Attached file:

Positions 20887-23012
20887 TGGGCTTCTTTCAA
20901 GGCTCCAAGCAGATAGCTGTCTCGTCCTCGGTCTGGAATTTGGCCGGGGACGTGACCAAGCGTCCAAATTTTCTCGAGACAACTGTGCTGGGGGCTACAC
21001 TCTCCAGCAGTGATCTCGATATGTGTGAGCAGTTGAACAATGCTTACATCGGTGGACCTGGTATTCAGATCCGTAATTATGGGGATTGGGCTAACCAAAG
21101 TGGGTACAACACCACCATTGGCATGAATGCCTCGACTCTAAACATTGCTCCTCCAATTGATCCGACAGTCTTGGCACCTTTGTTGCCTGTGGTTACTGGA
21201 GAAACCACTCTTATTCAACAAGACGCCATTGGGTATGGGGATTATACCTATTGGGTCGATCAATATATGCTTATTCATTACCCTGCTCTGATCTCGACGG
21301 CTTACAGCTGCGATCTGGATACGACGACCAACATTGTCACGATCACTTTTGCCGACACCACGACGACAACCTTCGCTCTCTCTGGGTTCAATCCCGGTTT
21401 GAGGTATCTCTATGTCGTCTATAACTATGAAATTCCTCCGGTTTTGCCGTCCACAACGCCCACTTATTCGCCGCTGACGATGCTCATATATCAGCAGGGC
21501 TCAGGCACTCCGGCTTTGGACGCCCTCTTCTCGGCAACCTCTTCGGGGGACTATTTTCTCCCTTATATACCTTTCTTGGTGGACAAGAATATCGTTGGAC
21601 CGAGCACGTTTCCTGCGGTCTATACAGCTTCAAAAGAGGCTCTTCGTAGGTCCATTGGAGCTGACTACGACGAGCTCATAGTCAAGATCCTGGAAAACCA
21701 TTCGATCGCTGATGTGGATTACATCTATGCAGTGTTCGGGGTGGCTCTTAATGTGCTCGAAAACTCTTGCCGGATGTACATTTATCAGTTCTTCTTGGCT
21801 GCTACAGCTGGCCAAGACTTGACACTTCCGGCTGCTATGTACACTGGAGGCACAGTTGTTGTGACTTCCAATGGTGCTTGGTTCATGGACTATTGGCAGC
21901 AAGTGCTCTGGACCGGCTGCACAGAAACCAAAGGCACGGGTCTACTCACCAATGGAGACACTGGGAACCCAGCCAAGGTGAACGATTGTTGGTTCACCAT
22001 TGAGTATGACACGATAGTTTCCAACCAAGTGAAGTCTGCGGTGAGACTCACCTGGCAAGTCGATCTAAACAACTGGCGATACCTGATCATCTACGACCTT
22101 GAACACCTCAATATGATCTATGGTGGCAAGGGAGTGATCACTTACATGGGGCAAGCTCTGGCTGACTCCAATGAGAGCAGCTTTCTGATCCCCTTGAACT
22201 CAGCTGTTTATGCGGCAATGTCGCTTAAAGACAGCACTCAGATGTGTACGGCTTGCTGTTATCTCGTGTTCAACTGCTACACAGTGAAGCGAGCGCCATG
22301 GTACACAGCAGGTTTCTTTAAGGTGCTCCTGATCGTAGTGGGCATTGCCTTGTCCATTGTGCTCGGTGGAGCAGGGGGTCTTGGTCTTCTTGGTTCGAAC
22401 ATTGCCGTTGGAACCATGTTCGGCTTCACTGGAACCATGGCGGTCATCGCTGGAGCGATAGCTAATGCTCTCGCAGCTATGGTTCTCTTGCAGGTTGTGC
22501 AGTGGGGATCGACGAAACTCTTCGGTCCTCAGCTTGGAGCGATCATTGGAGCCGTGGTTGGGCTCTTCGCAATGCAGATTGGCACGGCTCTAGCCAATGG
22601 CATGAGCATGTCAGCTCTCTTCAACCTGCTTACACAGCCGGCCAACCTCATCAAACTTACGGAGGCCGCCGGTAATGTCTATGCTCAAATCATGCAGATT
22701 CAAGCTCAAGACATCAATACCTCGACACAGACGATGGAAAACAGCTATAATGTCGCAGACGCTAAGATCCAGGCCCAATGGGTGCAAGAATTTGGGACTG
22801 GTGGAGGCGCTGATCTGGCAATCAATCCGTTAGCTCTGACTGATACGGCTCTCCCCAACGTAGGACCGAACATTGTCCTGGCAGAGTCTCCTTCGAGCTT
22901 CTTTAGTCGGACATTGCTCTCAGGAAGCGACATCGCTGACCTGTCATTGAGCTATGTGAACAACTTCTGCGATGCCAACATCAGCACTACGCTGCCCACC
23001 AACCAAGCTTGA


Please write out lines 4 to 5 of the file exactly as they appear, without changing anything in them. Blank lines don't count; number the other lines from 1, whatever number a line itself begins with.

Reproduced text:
21001 TCTCCAGCAGTGATCTCGATATGTGTGAGCAGTTGAACAATGCTTACATCGGTGGACCTGGTATTCAGATCCGTAATTATGGGGATTGGGCTAACCAAAG
21101 TGGGTACAACACCACCATTGGCATGAATGCCTCGACTCTAAACATTGCTCCTCCAATTGATCCGACAGTCTTGGCACCTTTGTTGCCTGTGGTTACTGGA